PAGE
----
Consumerism

The Body of Christ Needs to Talk About Body Image

Nadezhda Bolotina / Shutterstock

“This is my body, broken for you,” Jesus says to us in the central mystery of our faith. “Take and eat.” Eating is an inherently good activity, a channel of God’s goodness.

But in recent decades, this well has been poisoned for huge numbers of people. Anorexia, rare until the 1970s, today affects an estimated 1.5 million people in the United States. Perhaps twice that number have or are recovering from bulimia, a cycle of binge eating and purging (through vomiting or laxatives); millions more have binge eating alone. Up to one in five people with anorexia die from it—the highest death rate of any psychiatric illness. Eating disorders devastate the body, eroding teeth and bones, and stopping kidneys and hearts.

Christians certainly are not immune from eating disorders (they were “everywhere” at evangelical Wheaton College, one alum in recovery reports). But when was the last time you heard eating disorders mentioned in church? The body of Christ has a vocation to speak truth about the deadly idols of this present age, but instead we’ve kept a deafening silence.

Worse, underneath that silence are rubrics that reinforce rather than unravel the problems. You’re damned if you diet (vanity!) and damned if you don’t (gluttony!). Desire (for food or anything else) is blamed on the body, and both are lumped together as potential causes of sin. Old-fashioned sexism or newer libertarianism both give a pass to the hypersexualization and commodification of women.

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Sojourners Magazine April 2009
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It's the Simple Things

With the nation facing fiscal uncertainty (actually, complete and absolute certainty—just like the in­evi­table wedgie I got every day in junior-high gym class), maybe it’s time to take a break from our anxieties and appreciate the simple pleasures in our lives, the ones not yet taken away by rogue bands of unemployed bankers.

What really matter are the daily celebrations of life, those little moments of com­passion and joy that separate us humans from the animals (except for dolphins, whales, mountain gorillas, Canada geese, and various other species who have highly developed social orders that have not, at this point, been compromised by a failed banking system).

Personally, I like to watch a little television of an evening, a cost-free activity that, though joyful and deeply satisfying to a superficial person such as myself, has not been without controversy in the home. My spouse and I have a long-standing difference of opinion about the TV’s location. I like it in the living room. She prefers it sitting on a shelf at a thrift store. So we compromised: I can watch, but without the sound. This way she is not distracted from the reading she so enjoys, including her latest book, an autobiography of a woman who lived for three decades in Stalinist Russia. (I skimmed through a few pages, and maybe it’s just me, but I didn’t think it was that funny.)

Not that I don’t enjoy reading myself. I, for one, can’t wait for John Grisham’s next novel, The Noun. But in these days of fiscal uncertainty … which reminds me of an incident at my junior high cafeteria ... [Editor’s note: We GET it, already! Move on.] I prefer television—specifically, really bad television. Even with the sound off, nothing purifies the soul and elevates one’s battered sense of superiority like watching the worst the small screen has to offer. I refer, of course, to the Home Shopping Network.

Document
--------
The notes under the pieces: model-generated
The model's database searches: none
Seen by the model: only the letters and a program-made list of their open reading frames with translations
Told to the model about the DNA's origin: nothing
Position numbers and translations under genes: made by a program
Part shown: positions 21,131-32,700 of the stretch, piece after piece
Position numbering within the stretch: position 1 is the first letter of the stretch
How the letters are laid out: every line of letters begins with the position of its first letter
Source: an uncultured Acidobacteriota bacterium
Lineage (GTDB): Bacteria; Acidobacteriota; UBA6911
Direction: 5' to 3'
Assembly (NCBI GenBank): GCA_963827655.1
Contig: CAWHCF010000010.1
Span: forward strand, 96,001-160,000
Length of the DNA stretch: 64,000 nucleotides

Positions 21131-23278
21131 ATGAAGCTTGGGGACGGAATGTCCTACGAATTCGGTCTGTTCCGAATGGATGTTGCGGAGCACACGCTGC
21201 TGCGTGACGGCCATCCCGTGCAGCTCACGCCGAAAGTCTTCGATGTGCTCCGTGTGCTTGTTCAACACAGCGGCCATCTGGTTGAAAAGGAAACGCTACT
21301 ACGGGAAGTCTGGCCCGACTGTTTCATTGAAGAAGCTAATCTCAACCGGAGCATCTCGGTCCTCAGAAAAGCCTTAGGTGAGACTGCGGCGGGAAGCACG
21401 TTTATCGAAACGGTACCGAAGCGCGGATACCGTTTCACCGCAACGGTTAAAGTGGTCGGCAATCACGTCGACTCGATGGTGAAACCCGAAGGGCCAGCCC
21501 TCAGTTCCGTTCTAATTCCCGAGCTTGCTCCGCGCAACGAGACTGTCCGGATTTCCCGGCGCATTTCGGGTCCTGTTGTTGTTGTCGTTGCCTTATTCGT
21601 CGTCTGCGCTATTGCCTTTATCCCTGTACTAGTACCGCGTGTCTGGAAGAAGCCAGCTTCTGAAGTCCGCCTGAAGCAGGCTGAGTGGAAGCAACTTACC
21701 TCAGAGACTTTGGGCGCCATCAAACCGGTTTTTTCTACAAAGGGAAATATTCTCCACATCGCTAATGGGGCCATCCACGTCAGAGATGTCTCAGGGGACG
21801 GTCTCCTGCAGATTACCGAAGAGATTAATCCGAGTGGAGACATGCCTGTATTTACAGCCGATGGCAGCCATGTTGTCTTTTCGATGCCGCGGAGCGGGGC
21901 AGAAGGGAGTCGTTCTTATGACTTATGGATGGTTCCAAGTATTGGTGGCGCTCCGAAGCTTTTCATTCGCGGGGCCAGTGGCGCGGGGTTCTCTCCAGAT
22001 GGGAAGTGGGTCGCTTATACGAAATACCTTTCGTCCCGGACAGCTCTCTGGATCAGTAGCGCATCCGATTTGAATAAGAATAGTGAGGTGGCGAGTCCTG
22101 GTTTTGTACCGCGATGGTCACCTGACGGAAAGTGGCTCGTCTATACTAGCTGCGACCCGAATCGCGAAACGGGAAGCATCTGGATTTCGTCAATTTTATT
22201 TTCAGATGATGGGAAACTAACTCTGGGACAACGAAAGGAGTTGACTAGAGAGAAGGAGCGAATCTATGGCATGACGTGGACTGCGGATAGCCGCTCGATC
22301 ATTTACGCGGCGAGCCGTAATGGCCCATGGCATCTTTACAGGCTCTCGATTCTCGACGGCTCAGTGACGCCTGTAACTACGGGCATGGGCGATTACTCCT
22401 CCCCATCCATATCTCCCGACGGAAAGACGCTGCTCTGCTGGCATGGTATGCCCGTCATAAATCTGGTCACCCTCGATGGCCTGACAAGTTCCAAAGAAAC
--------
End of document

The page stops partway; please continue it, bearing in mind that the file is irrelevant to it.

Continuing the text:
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Sojourners Magazine April 2009
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Buy, Buy Baby

The branding of childhood is almost cliché by now. Who hasn’t heard the statistics? Kids recognize logos by 18 months old. The typical first-grader can name 200 brands. The average American kid watches 40,000 commercials a year. The corporate takeover of childhood is so evident that even Parents, a glossy magazine chockablock with advertisements, can publish—with no trace of irony—an article subtitled “How Corporations Turn Our Kids into Consumers.”

Less examined until recently, however, are the ways parents themselves have become marketing targets. The increase in marketing to children can actually distract parents from seeing how businesses target them directly, writes journalist Pamela Paul, author of Parenting, Inc. Indeed, long before the child in the shopping cart can point to the SpongeBob fruit snacks or beg for the Cinderella bed sheets—in fact, even before he or she is born—parents’ desire to raise safe, healthy, smart, and happy offspring is being rigorously studied and engineered. The “mom market” is estimated to be $1.7 trillion annually, according to Paul, with the toy market aimed at babies between birth and age 2 totaling more than $700 million a year.

If numbers aren’t proof enough that a new era of parenthood consumption has dawned, a visit to a baby or children’s superstore should suffice. There you’ll find videos to make your baby a genius, $150 diaper pails, luxury strollers, and crib mobiles operated by remote control. One baby superstore chain has stores containing more than 20,000 products. Then there are the services that accompany the burgeoning raft of consumer goods: baby sign-language classes, toddler gyms, and baby-name consultants.

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Sojourners Magazine January 2009
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